Instead, help buyers make the best decision they can so that they don’t have regrets later.

Tim Lemke at Wisebread has offered a list of the “Biggest Regrets of New Homeowners.” By examining what homeowners are most likely to regret after purchase, you can help your clients avoid find a home that they can be happy with for years to come.

Money regrets

According to Lemke, most post-purchase regrets arise when the buyer fails to budget or properly finance the purchase. This includes buying a home that is too expensive, making a down payment that is too small, setting up the wrong kind of mortgage, or making the purchase with a low credit score or while still in debt.

Help your client create a budget for the home that does not exceed 30% of the household’s gross income – and stick to it!

The budget should also factor in at least 20% of the cost as a down payment. If the down payment is too small, the available loans will be less than ideal, and the buyer will lose money on private mortgage insurance.

False hope regrets

You should also advise clients to avoid other common pitfalls that can leave homeowners dissatisfied. A fixer-upper is great if the client is handy, but if he or she doesn’t know how to do home repairs and renovations, they could easily end up with an unlivable property that will cause stress and require a lot of time and money to repair.

In order to avoid other unforeseen repairs, make sure your clients also get the house inspected so that they don’t end up with surprise problems.

Diligence regrets

Finally, encourage your clients to not only check out the house itself, but to research the surrounding area. Too often, buyers fall in love with a house, but end up regretting their choice of neighborhood.

Help your clients make the best decision they can – no regrets!

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Real Estate Brokerage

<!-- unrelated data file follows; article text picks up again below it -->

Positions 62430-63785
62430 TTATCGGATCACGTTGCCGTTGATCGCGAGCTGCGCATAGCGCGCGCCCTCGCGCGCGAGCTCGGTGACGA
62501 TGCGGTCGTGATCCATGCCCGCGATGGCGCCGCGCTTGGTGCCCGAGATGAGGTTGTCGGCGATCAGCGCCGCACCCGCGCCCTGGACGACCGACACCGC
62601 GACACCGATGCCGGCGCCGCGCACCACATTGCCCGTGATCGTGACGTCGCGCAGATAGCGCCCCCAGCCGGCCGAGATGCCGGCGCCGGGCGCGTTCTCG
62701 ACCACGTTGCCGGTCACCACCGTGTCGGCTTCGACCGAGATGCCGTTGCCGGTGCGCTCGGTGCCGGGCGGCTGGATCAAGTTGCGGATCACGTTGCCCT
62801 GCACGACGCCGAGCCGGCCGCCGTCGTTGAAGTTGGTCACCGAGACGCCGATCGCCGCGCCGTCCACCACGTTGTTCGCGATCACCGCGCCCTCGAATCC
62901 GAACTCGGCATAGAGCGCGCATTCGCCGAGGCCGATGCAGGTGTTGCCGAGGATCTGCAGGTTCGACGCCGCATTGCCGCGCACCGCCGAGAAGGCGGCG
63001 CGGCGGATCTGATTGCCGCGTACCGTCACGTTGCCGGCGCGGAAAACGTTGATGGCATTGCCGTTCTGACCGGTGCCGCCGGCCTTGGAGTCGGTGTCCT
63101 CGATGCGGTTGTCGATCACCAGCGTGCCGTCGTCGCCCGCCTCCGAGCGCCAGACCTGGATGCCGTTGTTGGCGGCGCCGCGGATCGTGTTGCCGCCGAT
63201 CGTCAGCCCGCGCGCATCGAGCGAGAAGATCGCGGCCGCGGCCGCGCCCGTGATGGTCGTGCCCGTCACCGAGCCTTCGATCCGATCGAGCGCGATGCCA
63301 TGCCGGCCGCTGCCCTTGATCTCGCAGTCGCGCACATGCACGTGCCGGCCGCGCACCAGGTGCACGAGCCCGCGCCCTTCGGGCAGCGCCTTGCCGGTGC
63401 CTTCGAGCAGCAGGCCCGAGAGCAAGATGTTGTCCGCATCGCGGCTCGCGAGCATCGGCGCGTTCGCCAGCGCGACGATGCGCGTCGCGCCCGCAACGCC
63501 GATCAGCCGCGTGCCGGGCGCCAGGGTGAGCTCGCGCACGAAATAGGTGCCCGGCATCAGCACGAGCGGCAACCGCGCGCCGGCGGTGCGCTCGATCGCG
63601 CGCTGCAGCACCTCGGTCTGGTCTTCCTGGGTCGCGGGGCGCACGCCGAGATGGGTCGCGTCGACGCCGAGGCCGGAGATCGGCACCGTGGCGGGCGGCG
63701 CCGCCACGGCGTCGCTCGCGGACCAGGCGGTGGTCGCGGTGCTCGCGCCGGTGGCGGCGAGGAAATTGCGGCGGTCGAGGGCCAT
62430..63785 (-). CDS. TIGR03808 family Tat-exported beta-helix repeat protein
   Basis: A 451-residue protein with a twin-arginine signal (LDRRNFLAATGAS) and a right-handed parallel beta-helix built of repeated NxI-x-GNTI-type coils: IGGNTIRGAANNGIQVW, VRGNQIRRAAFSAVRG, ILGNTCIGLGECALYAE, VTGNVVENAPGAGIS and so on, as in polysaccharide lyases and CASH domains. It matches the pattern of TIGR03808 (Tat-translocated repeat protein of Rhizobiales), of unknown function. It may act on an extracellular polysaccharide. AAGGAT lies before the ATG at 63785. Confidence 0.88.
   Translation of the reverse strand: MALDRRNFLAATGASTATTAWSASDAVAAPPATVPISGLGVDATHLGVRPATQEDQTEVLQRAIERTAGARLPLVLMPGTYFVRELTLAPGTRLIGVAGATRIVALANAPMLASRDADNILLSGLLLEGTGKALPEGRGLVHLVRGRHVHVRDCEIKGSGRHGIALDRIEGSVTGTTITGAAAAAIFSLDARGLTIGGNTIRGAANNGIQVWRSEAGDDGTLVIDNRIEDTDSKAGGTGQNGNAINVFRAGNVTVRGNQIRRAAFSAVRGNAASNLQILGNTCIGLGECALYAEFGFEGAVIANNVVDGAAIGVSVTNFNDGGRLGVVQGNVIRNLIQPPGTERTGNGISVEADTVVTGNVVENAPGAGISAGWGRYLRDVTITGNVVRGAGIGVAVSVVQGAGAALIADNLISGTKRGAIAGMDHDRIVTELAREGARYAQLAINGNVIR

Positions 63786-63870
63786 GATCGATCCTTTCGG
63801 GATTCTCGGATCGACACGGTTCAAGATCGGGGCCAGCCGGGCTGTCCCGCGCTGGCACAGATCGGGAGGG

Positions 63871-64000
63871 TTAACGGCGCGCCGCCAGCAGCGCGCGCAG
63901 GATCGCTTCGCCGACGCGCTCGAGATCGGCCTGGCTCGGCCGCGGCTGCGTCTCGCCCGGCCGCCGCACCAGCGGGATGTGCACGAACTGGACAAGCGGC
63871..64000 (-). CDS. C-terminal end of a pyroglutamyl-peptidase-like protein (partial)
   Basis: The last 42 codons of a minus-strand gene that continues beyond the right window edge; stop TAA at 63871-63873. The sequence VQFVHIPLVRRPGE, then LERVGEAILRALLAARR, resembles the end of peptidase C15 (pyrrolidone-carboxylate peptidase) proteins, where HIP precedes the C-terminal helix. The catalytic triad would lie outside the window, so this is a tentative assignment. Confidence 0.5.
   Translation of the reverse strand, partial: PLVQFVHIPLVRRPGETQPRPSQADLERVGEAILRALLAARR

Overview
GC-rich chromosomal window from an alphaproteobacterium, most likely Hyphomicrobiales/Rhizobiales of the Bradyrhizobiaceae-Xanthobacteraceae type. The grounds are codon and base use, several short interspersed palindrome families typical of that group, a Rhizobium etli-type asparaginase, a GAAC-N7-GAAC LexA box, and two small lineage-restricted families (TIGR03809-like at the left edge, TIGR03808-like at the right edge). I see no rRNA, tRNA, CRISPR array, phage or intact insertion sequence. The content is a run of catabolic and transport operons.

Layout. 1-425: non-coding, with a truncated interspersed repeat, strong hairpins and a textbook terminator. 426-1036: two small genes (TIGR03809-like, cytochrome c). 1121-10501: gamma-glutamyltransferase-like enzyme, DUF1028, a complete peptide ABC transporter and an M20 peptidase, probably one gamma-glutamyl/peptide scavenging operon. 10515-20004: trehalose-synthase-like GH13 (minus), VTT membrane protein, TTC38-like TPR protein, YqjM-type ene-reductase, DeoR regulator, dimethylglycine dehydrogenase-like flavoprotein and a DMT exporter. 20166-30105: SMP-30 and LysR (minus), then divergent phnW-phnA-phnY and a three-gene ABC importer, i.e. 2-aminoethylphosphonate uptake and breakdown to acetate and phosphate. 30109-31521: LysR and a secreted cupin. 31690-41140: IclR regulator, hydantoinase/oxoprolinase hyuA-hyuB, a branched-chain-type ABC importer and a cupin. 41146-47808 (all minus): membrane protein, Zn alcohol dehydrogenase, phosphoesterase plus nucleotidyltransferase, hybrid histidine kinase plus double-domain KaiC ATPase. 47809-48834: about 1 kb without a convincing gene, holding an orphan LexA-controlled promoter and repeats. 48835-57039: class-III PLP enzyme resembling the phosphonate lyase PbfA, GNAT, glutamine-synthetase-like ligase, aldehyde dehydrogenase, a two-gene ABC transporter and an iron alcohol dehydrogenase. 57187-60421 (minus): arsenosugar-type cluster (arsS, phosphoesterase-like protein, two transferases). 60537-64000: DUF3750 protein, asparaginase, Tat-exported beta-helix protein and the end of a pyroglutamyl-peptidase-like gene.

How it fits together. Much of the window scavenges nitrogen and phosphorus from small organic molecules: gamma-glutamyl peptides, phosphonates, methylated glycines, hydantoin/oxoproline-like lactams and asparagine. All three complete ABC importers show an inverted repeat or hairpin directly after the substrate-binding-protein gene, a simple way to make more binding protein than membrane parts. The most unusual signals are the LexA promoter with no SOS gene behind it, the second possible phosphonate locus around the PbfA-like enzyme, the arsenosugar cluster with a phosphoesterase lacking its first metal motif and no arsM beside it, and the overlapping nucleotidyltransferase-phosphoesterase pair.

5 steps you need to take in order to provide next-level customer service

(BROKERAGE) Some small steps that business owners take in order to show customers appreciation, loyalty, and service that turns into business success.

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Person holding phone representing customer service.

I can’t think of the last time I called a business in need of help – it could have been my cable provider or the electric company – and I was immediately reminded of what they couldn’t do for me rather than what they could. It makes me wonder if customer service is becoming a lost art or maybe it’s a generational thing, that people at a certain age demand too much as customers.

I’m not expecting a mint under my pillow or even a gift card. Although both would be nice. But what I am expecting is to be treated as the asset that I am: a customer. Call me silly, but last time I checked, without customers, the bills don’t get paid and the mouths don’t get fed. If that’s not enough to treat customers like royalty, I don’t know what is.

It’s the little things

It’s easy to be on the outside looking in, but I’ve noticed that some of the most successful small (and even large) business owners got to where they are by keeping an eye- not on the bottom line- but on the little things. You know, those crazy small steps that business owners take in order to show customers appreciation and loyalty and that can go a long way in building and sustaining fruitful relationships (that in turn translates into sustained business).

Every face-to-face is showtime

It’s been said that time is money, so think of time well-spent as an investment. Three minutes spent talking to a customer shapes his or her impression of your company more than the combination of your name, pricing, design, website, and product features. This is your shining moment to be the best you can be, to blow the person away with how cool it was to contact you.

Customer vs. Company (and guess who wins)